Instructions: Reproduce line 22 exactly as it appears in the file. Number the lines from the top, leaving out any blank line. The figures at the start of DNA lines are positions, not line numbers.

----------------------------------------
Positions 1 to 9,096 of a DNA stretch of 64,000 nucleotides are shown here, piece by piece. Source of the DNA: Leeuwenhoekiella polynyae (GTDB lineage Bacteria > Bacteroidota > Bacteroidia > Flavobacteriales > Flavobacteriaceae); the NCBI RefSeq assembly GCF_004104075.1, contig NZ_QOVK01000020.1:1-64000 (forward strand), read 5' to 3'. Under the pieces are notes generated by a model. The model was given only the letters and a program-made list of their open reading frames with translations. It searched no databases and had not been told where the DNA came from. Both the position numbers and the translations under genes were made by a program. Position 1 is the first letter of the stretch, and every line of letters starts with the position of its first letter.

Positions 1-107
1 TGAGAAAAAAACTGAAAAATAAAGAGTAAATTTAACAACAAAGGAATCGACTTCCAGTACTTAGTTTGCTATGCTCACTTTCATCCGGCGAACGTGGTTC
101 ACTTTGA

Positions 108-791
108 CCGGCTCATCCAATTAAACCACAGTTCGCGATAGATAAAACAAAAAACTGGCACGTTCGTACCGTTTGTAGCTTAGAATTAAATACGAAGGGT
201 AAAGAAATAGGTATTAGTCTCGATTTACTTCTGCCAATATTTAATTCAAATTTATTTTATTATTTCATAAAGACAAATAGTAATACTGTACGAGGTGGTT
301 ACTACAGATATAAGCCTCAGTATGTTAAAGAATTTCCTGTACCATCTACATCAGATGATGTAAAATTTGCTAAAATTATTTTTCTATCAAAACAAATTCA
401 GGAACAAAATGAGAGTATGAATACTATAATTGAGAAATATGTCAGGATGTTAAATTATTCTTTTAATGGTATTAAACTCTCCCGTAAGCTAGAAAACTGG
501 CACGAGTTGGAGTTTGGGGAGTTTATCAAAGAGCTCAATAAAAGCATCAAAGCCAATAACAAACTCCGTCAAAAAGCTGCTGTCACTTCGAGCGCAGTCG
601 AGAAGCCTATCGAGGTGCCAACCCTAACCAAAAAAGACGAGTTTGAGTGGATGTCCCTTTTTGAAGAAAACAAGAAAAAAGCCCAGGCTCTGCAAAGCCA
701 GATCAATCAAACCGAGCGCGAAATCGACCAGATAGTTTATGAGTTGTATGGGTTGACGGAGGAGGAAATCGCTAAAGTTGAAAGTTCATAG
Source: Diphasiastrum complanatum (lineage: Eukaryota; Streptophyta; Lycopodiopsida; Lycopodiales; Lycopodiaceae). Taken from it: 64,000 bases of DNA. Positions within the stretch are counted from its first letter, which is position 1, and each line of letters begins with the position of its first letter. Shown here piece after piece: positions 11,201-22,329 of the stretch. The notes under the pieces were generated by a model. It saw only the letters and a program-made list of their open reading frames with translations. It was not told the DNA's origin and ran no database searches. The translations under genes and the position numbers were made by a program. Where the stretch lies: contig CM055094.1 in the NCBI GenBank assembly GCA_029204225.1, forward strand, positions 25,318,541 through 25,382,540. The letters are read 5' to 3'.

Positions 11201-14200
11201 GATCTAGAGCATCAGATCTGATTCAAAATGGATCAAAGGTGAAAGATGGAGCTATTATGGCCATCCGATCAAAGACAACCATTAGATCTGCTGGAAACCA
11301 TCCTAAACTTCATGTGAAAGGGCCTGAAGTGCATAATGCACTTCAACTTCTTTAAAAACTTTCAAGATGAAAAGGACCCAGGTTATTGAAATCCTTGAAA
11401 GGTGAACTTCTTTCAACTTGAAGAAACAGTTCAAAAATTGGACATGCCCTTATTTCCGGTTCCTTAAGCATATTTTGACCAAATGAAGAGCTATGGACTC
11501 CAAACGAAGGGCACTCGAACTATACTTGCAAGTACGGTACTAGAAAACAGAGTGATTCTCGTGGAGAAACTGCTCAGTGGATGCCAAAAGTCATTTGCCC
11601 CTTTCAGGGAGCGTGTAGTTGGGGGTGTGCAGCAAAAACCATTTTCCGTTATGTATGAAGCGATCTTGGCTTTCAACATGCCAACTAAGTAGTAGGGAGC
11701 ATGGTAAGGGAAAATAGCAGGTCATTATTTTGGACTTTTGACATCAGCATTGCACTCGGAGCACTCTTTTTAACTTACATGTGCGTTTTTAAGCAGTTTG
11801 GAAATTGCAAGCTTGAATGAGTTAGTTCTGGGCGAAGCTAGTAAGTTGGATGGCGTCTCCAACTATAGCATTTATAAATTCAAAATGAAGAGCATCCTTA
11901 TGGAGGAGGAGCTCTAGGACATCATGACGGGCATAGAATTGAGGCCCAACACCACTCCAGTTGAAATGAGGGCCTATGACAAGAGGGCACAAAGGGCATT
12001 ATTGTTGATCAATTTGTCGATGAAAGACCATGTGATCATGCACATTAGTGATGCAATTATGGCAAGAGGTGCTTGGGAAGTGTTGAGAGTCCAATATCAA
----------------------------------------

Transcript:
11901 TGGAGGAGGAGCTCTAGGACATCATGACGGGCATAGAATTGAGGCCCAACACCACTCCAGTTGAAATGAGGGCCTATGACAAGAGGGCACAAAGGGCATT